3.5.3 Coordinate systems
Most Yorick graphics styles define only a single coordinate system. In other words, there is a single transformation between the world coordinates of your data, and the normalized device coordinates (NDC) on the sheet of paper or the screen.
The world-to-NDC transformation maps the x-y limits of your data to a rectangle in NDC space, called the viewport. Normally, Yorick will not draw any part of your data lying outside the viewport. However, you can tell Yorick to use raw NDC coordinates without any transformation by means of the plsys command:
tells Yorick not to transform data from subsequent plotting primitives. When you are plotting to "system 0", your data will not be clipped to the viewport. In NDC coordinates, the bottom left corner of the 8.5 by 11 sheet of paper is always (0,0), and 0.0013 NDC unit is exactly one printer's point, or 1/72.27 inch.
You can switch back to the default "system 1" plotting with:
The fma command also switches you back to "system 1" as a side effect. Switching windows with the window command puts you in the coordinate system where you most recently plotted. Note that plsys returns the old system number if you call it as a function; together with the current_window function you can write new functions which do something elsewhere, then return to wherever you were before.
Remember that there is a special relation between the window on your screen and an 8.5 by 11 inch sheet of paper; the bottom left corner of the visible screen window is not usually at (0,0) in NDC. Instead, the NDC point (0.3993,0.6342) in portrait mode -- or (0.5167,0.3993) in landscape mode -- remains at the center of your screen window no matter how you resize it. (The points make more sense in inches: (4.25,6.75) -- centered horizontally and an equal distance down from the top of the page for portrait orientation, and (5.50,4.25) -- centered on the page for landscape orientation.) Furthermore, the screen scale is always 75 dpi or 100 dpi, that is, either 798.29 pixels per NDC unit or 1064.38 pixels per NDC unit.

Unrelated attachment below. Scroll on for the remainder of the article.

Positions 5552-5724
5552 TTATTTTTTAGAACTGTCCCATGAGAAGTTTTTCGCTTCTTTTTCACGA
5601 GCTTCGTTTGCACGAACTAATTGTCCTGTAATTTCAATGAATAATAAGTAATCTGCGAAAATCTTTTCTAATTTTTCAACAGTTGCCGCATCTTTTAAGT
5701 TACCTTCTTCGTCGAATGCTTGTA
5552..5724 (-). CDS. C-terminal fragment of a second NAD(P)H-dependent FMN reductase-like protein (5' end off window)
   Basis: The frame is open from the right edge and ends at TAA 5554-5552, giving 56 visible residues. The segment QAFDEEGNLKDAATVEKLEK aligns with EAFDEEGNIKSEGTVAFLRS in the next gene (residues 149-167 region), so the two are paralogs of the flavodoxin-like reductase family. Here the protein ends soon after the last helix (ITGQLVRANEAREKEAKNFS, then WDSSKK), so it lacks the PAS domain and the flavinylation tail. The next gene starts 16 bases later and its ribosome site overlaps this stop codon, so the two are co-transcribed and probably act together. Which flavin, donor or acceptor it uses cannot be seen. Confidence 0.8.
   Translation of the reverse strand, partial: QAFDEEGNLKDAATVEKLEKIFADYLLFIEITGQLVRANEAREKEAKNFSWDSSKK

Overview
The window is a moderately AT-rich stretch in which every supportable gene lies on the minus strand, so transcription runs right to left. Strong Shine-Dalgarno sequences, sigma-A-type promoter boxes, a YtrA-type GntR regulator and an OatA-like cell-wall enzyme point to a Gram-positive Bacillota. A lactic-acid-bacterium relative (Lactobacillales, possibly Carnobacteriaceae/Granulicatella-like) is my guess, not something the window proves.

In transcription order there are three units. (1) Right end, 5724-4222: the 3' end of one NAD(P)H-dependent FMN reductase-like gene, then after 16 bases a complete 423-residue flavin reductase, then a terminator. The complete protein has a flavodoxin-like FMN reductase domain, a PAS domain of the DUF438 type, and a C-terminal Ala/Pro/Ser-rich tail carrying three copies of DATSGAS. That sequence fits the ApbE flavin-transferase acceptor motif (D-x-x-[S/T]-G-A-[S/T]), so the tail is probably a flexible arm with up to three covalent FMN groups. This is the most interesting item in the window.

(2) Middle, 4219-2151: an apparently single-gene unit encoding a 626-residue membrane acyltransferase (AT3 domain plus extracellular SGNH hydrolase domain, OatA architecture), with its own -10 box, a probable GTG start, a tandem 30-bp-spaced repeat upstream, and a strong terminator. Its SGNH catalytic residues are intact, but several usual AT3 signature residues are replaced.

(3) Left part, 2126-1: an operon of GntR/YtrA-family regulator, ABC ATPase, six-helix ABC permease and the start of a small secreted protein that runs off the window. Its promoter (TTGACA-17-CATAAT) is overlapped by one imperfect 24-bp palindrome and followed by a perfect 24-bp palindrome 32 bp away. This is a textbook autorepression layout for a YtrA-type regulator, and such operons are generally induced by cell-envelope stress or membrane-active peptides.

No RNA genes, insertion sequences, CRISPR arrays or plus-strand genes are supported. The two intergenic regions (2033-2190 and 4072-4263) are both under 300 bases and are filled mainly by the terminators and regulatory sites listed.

(I apologize to European users for not making explicit provision for A4 paper. If you use Yorick's eps command for serious, high quality output, the page positioning is not an issue. For rough draft or working plots, I hope the fact that Yorick produces off-center pictures on A4 paper will not hurt you too much. An inch, incidentally, is 2.54 cm.)
You can also create a graphics style with multiple world coordinate systems. For example, you could define a style with four viewports in a single window, in a two by two array. If your style has more than one coordinate system, you use
to switch among them, where i can be 0, 1, 2, up to the number of coordinate systems in your style. Each coordinate system has its own limits, logxy, and gridxy parameters. However, all systems in a window must share a single palette (many screens don't have more colors than what you need for one picture anyway). The limits, logxy, and gridxy commands are meaningless in "system 0", since there is no coordinate transformation there. If invoked as a function, plsys will return the current coordinate system, which allows you to do something in another system, then reset to the original system.
For interactive use, I find multiple coordinate systems too confusing. Instead, I pop up multiple windows when I need to see several pictures simultaneously. For non-interactive use, you should consider making separate Yorick pictures, saving them with the eps command, then importing the separate pieces into a page layout program to combine them.